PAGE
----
By Michael Dempsey
Business reporter, BBC News
Keyboards click away as a small team of software programmers devise intricate lines of code that will create another computer application for far-flung clients in the global economy.
Malta's ancient defences no longer deter outside interests
The digital world may have banished geographical boundaries, but not all outsourcing projects are located thousands of miles from Europe.
The work that will allow Lloyds Register to sell on a new maritime maintenance service is being carried out in Malta, an island nation of 400,000 people that joined the EU in 2004 - and is winning work due to corporate disillusionment with the trend towards outsourcing such projects to Asia.
Grant Macleod is a project manager with Lloyds Register in London.
Getting computer projects signed off and delivered is his job and he has a £10m ($20m;15m euros) budget to spend on it.
Lloyds Register is smiling after moving work from Manila to Malta
Lloyds Register joined the global outsourcing vogue when it shifted work to India and the Philippines earlier in this decade.
But over the last two years 40% of this budget has returned to Europe as Lloyds Register transferred vital coding from Manila to Malta.
The problem, Mr Macleod admits, lies in the language.
"English is widely spoken but not widely understood," he says.
The Maltese speak English and their own language, which has its roots in Arabic and romance languages.
Near sourcing boom
Mr Macleod's decision to move work to Malta was based on an equation of time and quality. Money matters, but a cheaper location can cost more in the long-term.
Farming work out to locations on the edge of the EU has generated a new piece of business jargon, "near sourcing".
"Malta is not cheaper than the Philippines, but here we have complete predictability. And if a project slows up because we cannot communicate properly with staff in Manila then it can cost us more anyway," says Mr Macleod.
The high retention rates of businesses on an island with a limited number of high-tech employers also appealed to Lloyds. And having one of the world's biggest natural harbours at hand matters if you're in the shipping business.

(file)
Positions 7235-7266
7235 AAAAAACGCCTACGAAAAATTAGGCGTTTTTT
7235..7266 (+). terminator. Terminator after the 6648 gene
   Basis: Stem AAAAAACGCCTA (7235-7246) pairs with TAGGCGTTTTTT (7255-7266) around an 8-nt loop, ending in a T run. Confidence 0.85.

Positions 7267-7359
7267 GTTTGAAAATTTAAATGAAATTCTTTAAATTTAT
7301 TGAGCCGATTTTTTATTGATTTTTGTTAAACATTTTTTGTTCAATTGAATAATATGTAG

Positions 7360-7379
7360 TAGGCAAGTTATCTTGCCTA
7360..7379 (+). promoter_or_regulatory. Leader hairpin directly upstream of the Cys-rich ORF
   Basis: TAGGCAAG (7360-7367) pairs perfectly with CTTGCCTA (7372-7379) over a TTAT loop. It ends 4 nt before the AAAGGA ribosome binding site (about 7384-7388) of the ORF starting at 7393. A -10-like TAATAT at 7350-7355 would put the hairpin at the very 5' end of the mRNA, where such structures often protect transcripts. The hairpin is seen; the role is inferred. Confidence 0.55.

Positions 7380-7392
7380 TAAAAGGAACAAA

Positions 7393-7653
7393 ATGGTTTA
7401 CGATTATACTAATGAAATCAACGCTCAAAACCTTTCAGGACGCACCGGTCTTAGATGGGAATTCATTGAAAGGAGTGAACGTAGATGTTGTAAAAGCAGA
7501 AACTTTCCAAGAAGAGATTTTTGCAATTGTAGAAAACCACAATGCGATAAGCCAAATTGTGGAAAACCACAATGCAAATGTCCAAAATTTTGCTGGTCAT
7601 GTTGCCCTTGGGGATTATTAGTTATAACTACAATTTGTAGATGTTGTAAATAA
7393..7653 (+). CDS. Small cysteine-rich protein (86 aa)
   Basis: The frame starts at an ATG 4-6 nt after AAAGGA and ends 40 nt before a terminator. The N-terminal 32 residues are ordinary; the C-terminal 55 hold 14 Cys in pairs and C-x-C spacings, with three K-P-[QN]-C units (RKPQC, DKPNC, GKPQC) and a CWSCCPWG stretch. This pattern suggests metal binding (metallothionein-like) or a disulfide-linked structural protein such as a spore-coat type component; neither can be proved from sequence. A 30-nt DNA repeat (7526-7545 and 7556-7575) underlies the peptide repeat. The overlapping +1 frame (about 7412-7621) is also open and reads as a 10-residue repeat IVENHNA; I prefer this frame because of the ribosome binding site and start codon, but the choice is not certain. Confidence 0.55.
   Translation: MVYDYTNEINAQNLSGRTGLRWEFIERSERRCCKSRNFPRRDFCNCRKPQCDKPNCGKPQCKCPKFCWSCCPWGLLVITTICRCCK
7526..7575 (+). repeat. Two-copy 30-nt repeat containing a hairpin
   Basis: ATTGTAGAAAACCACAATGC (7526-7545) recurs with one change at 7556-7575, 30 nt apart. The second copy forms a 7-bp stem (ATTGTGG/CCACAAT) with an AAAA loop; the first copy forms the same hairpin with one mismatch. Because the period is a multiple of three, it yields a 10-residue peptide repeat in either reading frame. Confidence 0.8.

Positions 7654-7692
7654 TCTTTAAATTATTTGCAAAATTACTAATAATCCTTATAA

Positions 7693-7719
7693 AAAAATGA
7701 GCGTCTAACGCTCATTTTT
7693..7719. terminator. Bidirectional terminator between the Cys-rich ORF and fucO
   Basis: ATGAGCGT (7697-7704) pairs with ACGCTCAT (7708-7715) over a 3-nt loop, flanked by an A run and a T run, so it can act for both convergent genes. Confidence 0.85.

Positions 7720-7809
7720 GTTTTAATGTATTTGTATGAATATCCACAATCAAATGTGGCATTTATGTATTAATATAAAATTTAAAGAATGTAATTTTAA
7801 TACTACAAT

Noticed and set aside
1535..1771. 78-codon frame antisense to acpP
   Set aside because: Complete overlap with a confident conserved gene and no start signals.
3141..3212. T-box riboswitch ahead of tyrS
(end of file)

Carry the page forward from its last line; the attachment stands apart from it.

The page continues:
Other UK technology companies are now following suit.
The Indian technology boom had prompted Crimsonwing to move a chunk of its business to Chennai (formerly known as Madras).
David Walsh was won over by Malta's ambience
Crimsonwing writes software for UK businesses such as supermarket group Morrisons and discovered that the superficial attraction of setting up a programming team in Asia was undermined by the difficulties in communicating with Indian staff over a long distance
"What happened was that we lost control of things. There was a lot of attrition among the personnel," says David Walsh, Crimonswing's chief executive.
Seeking names and faces that would remain in place, Crimsonwing opted to relocate the work to Malta.
Mr Walsh admits that his criteria for selecting Malta was not the stuff of business school MBA courses.
"I didn't do a massive exercise in analysis; it was a decision that came from the heart. The labour rates here are one third of the UK, there is a keen workforce and it's three hours from London," he says.
Salaries in Malta are low by EU standards. A computer programmer with 5-10 years experience can expect to earn £12,500-£15,625 per annum.
Walsh's employees are a mix of native Maltese and British IT staff lured by a Mediterranean lifestyle.
"A good apartment can be rented for £5,000 a year and personal taxes are lower than in the UK," says Mr Walsh.
Joseph Sultana, managing director of local software house Ascent, works for a variety of clients who have abandoned the Indian outsourcing model in recent years.
He knows that the Indian model has its attractions. "Offshoring IT development works for people who need large numbers of staff working on a project."
Mr Sultana is precise about where Malta's near sourcing proposition fits in.
Joseph Sultana runs a business with its sights set on SmartCity
"Let's be very clear about this, here in Malta we can't turn around and offer you a 200-strong development team overnight. But we can deliver consistent quality. "
"We have no oil, no grain, and no minerals" says Mr Sultana, "all we have is people."
Claudio Grech, first secretary at Malta's Ministry for IT & Investment, wants to expand that part of the economy.
Mr Grech says that attracting more IT development will create better-paid jobs, by local standards, and also draw in a better class of corporate company.
A high-tech theme-park, the SmartCity project, is taking off with $300m backing from Dubai's Tecom group.
Mr Grech knows that putting Malta on the map is a challenge in an technology industry dominated by billion-dollar players.
Claudio Grech thinks the technology sector makes a good neighbour
"It is tough for a small country to knock on all those doors."
Ricasoli, a former industrial zone on a neglected promontory overlooking the Grand Harbour, is the SmartCity site.
Just across the water from Valletta, it is perched above the area known locally as The Three Cities.
The Maltese are hoping that Ricasoli will host a cluster of technology firms that can cooperate across business boundaries.
However, Malta is not the only EU country where "near sourcing" is taking place.
Indeed, many Indian outsourcing companies are setting up subsidiaries in Eastern European countries like the Czech Republic.
But Malta may be able to capitalise on the reaction against outsourcing that is sweeping businesses across Europe.